What does a sustainable community look like? How do you build one?
These were the kind of questions that we set out to answer at 'Putting People First - Building Sustainable Cities with Communities,' an event run by LEAD in Rio de Janeiro on 16 June 2012. Part of the Rio+20 conference and the SD Learning programme, this event brought together 70 people with a passion for sustainable cities for a three-hour learning course.
'Putting People First' was facilitated by Edward Kellow, LEAD International's Head of Learning and Leadership, and showcased the work of three LEAD Fellows: Leo Martins Dias (Brazil), Anton de Wit (South Africa) and John Lewis (Canada). These Fellows have been working on building sustainable cities through communities in very different parts of the world, and have a lot of experience to share!
Over the course of the event, participants were also encouraged to tell each other about their own communities. The room buzzed with conversation as people talked passionately about where they came from and compared experiences. This brought a vibrant 'LEAD feel' to a rather grey and dingy room, and this atmosphere was enhanced by the engaging presentations from the LEAD Fellows.
Leo gave a touching personal account of seeing the problems of the favelas first hand as a child and the challenge of doing something about it as an adult. He now works in Europe, trying to leverage funds there to start community projects in the slums of Rio. Leo also talked about the importance of partnering businesses with communities, and described the necessity of finding a common ground to develop a win-win situation.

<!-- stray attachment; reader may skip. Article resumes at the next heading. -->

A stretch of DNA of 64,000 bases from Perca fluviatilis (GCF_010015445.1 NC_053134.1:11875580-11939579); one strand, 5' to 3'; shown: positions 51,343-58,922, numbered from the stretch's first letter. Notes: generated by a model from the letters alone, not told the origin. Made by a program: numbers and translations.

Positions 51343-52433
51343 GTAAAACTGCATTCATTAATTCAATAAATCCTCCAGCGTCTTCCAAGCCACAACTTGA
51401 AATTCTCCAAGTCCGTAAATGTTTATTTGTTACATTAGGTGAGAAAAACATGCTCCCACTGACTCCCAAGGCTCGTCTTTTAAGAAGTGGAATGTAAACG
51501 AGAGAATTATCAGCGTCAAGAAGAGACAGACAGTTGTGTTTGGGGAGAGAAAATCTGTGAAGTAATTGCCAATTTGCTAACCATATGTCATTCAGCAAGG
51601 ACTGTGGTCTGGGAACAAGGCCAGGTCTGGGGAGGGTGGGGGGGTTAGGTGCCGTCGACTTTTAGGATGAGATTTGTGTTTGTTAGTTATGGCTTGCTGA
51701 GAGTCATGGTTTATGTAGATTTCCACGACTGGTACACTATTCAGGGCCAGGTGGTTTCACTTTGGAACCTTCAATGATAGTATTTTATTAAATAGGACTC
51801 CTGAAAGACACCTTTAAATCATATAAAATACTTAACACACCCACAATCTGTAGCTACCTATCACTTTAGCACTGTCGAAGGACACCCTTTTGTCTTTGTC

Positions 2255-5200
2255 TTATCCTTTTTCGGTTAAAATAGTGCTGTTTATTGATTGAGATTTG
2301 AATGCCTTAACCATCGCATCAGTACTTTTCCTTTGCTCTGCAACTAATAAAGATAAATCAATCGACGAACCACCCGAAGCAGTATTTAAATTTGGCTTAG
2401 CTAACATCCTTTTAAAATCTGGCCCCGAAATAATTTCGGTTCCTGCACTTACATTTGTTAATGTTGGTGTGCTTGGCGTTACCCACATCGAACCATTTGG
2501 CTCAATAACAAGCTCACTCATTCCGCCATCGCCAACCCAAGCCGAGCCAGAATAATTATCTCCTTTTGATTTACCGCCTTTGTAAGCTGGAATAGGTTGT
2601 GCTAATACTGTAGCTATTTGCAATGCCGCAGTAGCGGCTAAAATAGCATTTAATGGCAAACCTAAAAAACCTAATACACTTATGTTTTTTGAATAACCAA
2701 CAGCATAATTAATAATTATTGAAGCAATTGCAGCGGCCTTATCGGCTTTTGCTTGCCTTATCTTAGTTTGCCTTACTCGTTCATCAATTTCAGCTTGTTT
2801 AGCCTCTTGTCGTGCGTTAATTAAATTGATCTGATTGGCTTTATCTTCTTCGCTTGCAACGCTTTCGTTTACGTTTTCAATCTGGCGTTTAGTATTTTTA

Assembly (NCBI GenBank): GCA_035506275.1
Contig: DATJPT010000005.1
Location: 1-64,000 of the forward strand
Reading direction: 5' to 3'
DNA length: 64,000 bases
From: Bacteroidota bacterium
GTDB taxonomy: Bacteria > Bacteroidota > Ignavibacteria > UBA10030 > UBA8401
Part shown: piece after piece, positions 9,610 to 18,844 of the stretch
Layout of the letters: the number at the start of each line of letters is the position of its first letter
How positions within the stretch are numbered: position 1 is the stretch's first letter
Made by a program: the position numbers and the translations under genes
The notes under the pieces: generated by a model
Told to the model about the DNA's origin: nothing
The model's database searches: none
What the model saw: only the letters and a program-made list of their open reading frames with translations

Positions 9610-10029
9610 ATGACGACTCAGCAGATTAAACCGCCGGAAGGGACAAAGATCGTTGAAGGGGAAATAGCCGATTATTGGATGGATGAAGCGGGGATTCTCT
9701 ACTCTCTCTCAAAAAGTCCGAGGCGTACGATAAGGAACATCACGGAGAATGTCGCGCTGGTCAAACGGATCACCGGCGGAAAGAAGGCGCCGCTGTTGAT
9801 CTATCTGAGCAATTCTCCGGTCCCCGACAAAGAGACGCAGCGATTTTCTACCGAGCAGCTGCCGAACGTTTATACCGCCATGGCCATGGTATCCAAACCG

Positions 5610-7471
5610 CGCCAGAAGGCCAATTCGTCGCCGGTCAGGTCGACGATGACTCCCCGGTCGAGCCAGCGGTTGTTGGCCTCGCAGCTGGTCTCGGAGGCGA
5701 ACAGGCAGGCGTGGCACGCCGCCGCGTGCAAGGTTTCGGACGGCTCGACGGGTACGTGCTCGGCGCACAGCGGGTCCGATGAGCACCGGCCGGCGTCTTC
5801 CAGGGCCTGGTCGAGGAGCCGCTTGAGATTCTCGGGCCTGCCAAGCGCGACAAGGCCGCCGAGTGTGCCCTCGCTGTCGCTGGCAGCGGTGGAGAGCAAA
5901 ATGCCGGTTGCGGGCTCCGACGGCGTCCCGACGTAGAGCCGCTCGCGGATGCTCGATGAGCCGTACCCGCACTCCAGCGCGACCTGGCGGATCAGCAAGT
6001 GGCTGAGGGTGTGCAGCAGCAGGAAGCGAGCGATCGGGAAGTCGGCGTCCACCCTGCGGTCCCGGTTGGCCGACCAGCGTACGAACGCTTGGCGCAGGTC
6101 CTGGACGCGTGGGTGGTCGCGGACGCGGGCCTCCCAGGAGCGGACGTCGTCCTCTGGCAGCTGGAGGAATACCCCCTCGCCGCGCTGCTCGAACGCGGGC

Anton talked about communities in Port Elizabeth, Republic of South Africa. Many of the people living on the flood plane in Port Elizabeth would not play a part in improving their communities: they refused to move from their squalid living conditions into temporary accommodation so that they area could be improved.
The engagement of these communities was important to Anton but as a white man trying to engage with a predominantly black area, he needed to have local champions. This different engagement strategy accompanied using unusual methods to survey the communities, such as storytelling.
John followed by talking about his project, Bow-to-Bluff. It acts as a bridge between a communities and government around a transportation corridor issue in Calgary, Canada. In order to engage with the local communities, he tried to create an open house event at a storefront in a central location. He then moved on to placing notice boards at strategic locations and found that this was more effective.
By talking to people in a way that was convenient to them, rather than asking people to come to him, John was able to build a stronger and more inclusive relationship with communities. In addition to sourcing information with the notice boards, John also ran a series of workshops with the communities to engage them on a more personal level. All of the lessons learned from the Bow-to-Bluff project were published in an engagement guide to share the best practice more widely.
At the end of these successful three hours, the Fellows were bombarded by questions and the participants were even willing to stay in a
rather stuffy room for a further 30 minutes to find out more about LEAD. Edward ran an impromptu evaluation of the event and asked everyone to "make some noise" if they had enjoyed the course. The noise coming from the room certainly drew attention from those outside - the hallmark of a successful LEAD